When most people think of St. Patricks Day, what usually comes to mind are the color green, four leaf clovers, leprechauns and Irish pubs. While these are indeed commonly displayed symbols of Irish culture, additional aspects include music and dance among some of its notable traditions.
The earliest evidence of Irish dancing dates back over 2000 years ago when the Druids performed circular dances in religious rituals. The Celts later brought their own folk dances from Central Europe and the Anglo-Norman conquest in the 12th Century brought Norman dances and customs to Ireland. Ireland’s history of invasions and migrations created constant culture shifts, which in turn shaped the music and dance. Early dance styles which were frequently captured in 16th Century writing, and left behind remnants for current styles were the Trenchmore, Irish Hay and the Rinnce Fadda (long dance commonly performed at present day).
Although there are several dance styles, there are two distinctive forms, solo dances and figure dances. The easier of the two, figure dances require little knowledge beyond the basic step, and are commonly performed in groups at parades and other recreational events. Consisting of a minimal number of basic steps, variations are exhibited by making formations such as circles, squares and lines. Even beginners of Irish dance are divided into levels and given grades. Grade A is the most basic steps of Irish dance, and must be tested and passed before moving onto grade B, and then eventually grade C. Once these preliminary levels have been passed, the dancer moves on based on his or her age group, until age 21 where there is no longer an age limit.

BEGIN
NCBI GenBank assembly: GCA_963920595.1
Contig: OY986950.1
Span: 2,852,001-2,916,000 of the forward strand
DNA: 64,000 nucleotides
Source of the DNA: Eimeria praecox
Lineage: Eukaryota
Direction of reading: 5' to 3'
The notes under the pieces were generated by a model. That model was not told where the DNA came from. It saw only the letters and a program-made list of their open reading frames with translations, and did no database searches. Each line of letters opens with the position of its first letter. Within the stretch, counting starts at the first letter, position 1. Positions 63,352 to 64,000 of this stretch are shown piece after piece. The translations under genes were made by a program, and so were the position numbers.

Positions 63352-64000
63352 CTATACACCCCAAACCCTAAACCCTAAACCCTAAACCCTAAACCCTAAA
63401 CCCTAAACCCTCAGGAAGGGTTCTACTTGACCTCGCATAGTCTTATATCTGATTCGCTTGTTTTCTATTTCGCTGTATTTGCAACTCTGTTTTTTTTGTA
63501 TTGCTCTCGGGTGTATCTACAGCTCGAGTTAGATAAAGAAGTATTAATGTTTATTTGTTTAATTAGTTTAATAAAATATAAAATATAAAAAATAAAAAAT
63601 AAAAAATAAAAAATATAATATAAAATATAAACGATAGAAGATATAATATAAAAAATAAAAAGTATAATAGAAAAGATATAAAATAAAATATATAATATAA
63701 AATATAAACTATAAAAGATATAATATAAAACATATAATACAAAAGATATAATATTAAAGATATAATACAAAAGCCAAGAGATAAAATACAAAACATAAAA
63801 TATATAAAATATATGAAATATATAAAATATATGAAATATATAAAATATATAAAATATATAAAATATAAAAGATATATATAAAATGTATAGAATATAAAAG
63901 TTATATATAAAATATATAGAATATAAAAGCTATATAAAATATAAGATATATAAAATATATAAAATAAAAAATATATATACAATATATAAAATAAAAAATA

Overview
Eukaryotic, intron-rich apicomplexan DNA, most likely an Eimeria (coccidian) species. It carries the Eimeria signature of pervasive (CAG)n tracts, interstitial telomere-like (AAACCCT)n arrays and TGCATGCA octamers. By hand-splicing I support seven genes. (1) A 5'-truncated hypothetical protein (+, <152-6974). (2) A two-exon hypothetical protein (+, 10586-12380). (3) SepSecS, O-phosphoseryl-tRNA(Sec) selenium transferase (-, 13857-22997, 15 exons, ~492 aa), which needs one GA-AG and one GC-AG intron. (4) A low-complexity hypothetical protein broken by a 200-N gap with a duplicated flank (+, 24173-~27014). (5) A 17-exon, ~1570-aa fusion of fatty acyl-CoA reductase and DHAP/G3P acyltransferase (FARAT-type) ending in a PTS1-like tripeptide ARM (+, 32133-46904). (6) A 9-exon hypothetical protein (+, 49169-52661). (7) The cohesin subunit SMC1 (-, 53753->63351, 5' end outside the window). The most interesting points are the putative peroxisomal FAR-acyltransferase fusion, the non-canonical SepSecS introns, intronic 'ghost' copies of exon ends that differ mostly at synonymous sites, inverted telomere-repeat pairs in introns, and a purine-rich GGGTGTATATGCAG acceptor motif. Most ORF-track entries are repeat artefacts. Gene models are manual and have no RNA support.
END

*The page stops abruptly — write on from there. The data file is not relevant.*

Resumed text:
At present day the solo dances are performed in exhibitions and competitions, and as such require years of practice to reach the level of skill required. Some of the main Irish step dances are the single jig, light jig, heavy jig, reel and hornpipe, which each have different variations which vary from place to place. The only one that is danced the same everywhere is the popular heavy jig also known as Saint Patrick’s Day. A traditional set dance with eight people dancing in 6/8 time aggressively in heavy shoes, producing that familiar stomping sound. Another popular trend that has recently become a tradition of sorts is the elaborate costumes worn, adorned with spray tans, tiaras and elaborate curly wigs for the girls. Many believe that the springy, over the top curls have become such a mainstay in efforts to add movement to otherwise rigid upper bodies.
Gaelic arts and culture festivals like the Fèis are important parts of cultural life, as well as hubs where dancers of all ages compete for titles and prizes. The creme of the crop advance from local competitions onto the World Championships, held annually in Dublin against competitors from around the world. Dancers are expected to maintain the signature style of upright, relaxed posture, keeping arms and hands by ones sides throughout the dance. The steps are to be executed with precision yet little show of effort or strain. This is possibly best demonstrated by Michael Flatley and his productions Riverdance and Lord of the Dance. Quickly rising to receive international acclaim, these groups brought Irish step dancing to the mainstream with their fast and furious footwork and contrasting stiff upper bodies.
For those wanting to learn Irish dancing or check out other cultural activities, just about every major city, including Orange County has something going on. Check out a local Céilidh (traditional Irish-Scottish party), filled with live music and fun for all ages. These traditional gatherings typically offer informal on the spot instruction of the basic dance steps, so that even the most inexperienced newcomer can join in on the fun. There are parades in a number of areas including San Diego and Hermosa Beach, as well as countless other events that will have you wanting to dance a jig in an Irish wig!